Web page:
Graphic credit: EnergyHQ
In the oil and gas industry, we can observe three main stages: upstream, midstream and downstream. When upstream focuses on the exploration and production of the oil and gas, the midstream stage is about the safe transportation on thousand of miles of the natural oil and gas thanks to dedicated equipment such as pipelines.
If we were to put all the pipelines of the world end to end, they would measure 3,500,000 km or 90 times the round of earth! They are generally the most economical way to transport large quantities of oil, refined oil products or natural gas over land. The united states has the biggest network with about 65% of all pipelines in the world on their lands.
Despite the incredible lengths of the pipes, the fluids must always keep moving at approximately walking speed. In order to do so, pump stations are strategically located, and the pumps make sure that the oil and gas move through the pipeline and on to the next station or to its final market destination.
By Diego Delso, CC BY-SA 4.0,
These pumping units are often located in remote places designed, built and landscaped to minimize visual impact.
These units are subject to numerous attacks and damaging accidents that can have serious consequences and result in the death of people and environment catastrophes. This is why security is critical on these pumping / compressor stations.
Valves in pumping stations play a critical role in protecting high-cost and operational-critical assets, including prime movers, pumps and control and measurement systems. Valve failure will most certainly cause a process shutdown and could potentially result in the destruction of critical infrastructure. More critically, valve failure could result in dangerous conditions or environmental contamination.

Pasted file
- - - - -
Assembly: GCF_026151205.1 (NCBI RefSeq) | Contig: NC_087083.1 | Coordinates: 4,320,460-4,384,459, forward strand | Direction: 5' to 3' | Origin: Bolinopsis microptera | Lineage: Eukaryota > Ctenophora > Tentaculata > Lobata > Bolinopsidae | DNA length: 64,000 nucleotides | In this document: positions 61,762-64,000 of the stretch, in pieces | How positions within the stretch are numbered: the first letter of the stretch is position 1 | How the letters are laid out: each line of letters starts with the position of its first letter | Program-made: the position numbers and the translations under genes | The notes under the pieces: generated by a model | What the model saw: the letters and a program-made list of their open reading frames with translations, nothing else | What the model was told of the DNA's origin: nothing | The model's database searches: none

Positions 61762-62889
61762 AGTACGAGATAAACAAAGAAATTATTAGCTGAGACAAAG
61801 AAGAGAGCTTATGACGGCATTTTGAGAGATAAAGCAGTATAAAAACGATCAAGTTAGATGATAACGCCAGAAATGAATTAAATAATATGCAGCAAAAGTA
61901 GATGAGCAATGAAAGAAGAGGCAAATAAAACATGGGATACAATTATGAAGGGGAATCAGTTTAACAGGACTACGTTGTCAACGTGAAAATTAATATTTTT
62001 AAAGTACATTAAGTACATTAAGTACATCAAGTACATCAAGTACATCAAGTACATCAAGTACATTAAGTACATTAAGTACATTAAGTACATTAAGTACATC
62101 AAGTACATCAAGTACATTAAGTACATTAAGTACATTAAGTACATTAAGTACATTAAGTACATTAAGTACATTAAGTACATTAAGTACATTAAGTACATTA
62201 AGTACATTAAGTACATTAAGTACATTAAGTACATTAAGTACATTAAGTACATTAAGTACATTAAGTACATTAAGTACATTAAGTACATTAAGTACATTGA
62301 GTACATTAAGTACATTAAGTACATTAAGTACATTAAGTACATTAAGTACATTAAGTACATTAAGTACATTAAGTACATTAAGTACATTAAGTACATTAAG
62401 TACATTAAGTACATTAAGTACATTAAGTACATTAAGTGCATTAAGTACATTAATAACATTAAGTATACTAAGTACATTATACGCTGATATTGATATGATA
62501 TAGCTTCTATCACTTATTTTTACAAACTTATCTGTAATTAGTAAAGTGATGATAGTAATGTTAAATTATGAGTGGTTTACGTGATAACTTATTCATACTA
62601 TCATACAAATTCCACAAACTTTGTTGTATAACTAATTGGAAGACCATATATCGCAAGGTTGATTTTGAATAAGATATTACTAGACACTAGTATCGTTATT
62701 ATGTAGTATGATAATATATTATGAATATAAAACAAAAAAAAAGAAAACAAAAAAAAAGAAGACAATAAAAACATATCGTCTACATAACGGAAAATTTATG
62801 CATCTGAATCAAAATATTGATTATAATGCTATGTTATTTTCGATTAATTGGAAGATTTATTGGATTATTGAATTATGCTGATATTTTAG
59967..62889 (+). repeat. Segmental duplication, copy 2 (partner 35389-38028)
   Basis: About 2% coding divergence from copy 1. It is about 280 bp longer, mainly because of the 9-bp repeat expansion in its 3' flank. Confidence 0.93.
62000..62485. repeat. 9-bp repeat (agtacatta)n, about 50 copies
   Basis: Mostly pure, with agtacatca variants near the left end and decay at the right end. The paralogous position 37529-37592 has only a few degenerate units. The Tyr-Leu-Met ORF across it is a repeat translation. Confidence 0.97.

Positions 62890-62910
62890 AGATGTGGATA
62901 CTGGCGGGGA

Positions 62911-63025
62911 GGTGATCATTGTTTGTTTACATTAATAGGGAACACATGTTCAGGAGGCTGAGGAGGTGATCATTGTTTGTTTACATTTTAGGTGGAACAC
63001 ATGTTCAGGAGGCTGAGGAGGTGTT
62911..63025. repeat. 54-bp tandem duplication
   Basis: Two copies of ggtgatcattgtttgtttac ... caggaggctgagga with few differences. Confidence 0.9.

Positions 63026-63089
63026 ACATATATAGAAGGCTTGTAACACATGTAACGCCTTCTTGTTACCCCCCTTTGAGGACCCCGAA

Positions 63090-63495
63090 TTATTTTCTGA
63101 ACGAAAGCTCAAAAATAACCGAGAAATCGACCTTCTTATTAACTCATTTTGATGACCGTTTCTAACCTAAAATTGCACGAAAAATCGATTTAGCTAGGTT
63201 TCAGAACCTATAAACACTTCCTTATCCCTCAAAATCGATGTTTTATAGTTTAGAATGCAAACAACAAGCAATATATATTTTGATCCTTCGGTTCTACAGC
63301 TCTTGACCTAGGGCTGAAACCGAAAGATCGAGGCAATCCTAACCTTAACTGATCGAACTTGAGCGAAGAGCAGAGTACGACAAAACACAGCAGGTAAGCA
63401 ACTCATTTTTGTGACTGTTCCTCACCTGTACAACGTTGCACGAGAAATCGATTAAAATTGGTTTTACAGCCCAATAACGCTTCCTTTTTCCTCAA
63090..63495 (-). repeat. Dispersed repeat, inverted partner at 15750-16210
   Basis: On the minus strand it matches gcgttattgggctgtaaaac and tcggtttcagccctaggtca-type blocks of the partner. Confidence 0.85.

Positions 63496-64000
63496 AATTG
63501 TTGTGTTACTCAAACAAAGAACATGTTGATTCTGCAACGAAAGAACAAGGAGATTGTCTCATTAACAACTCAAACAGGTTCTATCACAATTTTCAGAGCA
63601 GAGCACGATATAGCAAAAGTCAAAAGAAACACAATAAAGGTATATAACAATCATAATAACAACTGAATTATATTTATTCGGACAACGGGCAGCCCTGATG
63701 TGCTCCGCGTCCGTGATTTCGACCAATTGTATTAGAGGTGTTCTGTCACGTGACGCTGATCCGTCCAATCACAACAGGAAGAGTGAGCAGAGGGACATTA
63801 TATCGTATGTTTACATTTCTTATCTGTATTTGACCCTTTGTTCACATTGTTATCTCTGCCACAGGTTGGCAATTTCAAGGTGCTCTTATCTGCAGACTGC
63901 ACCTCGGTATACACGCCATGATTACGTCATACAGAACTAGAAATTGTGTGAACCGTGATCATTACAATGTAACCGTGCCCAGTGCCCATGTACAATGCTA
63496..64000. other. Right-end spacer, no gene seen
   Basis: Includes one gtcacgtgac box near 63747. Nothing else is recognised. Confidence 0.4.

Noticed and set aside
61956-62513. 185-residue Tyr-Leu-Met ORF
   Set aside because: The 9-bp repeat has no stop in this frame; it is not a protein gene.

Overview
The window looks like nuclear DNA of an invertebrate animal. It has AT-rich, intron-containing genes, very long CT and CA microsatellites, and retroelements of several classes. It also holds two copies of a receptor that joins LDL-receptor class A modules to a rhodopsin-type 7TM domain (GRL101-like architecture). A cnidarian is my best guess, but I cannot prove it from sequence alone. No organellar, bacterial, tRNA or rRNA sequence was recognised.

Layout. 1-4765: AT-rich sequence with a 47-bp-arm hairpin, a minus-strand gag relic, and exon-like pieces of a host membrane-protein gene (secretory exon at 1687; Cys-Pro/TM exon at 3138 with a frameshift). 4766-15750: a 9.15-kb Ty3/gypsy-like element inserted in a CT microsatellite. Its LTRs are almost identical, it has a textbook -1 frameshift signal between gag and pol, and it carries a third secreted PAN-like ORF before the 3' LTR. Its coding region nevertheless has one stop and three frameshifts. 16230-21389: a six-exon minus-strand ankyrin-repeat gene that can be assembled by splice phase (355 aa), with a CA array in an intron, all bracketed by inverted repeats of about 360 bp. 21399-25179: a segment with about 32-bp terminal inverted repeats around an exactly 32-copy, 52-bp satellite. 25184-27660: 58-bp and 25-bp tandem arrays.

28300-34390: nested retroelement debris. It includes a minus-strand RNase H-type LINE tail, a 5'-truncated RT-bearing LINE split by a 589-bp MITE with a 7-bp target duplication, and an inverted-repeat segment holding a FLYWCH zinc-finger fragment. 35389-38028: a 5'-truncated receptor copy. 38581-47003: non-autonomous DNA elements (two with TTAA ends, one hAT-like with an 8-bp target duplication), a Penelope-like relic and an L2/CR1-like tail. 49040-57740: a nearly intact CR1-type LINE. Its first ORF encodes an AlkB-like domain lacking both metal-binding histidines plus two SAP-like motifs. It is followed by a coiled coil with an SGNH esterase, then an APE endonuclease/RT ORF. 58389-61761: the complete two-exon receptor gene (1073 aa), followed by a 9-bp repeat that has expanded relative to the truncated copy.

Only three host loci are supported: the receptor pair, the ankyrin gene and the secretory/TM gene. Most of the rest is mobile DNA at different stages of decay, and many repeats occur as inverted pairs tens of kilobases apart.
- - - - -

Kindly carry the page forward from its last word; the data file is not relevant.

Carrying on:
Generally, the preventive maintenance programs of pumping stations performs three levels of inspections. These are weekly inspections, monthly inspections, and a more in depth annual inspection. Each inspection covers the electrical, mechanical, and physical facilities and equipment at each station. Scheduled Preventative Maintenance activities are performed as part of the routine inspections :
These centers do not use fixed actuators usually for technical reasons or lack of funds. A fixed actuator on each valve would guarantee best performance and put no constraints on the valve, but the cost of this investment is high. As well as the price of the actual materials, there are the costs involved in installation, linking to a power source, and on-going maintenance. In addition, it is not always viable in terms of profitability to install a fixed actuator on every valve.
Also, some valves simply can’t be motorised by a fixed actuator, because they are an old model or have no power feed.
This is why all the valves inside pumping and compressor stations are mostly manually controlled. There is a very simple solution that can motorise manual valves during preventive maintenance processes and emergency shutdowns, the Portable Valve Actuator. With this tool, you can open valves and handwheels with a simple, fast procedure. It’s the perfect device for operators, allowing them to work efficiently and in optimum safety.
Also, with a single portable actuator, you can operate all types of valves and handwheels without having to install any equipment. So operators can actuate valves much more easily and quickly with no risk of injuring themselves or damaging the equipment of the station.
The Modec portable valve actuator has numerous advantages. With three available motorisation feeds (electric, pneumatic and thermal), plus a large range of accessories and torque retention systems, you can count on a reliable, robust and easy-to-use tool to operate your valves during your preventive maintenance in the pumping and compressor stations.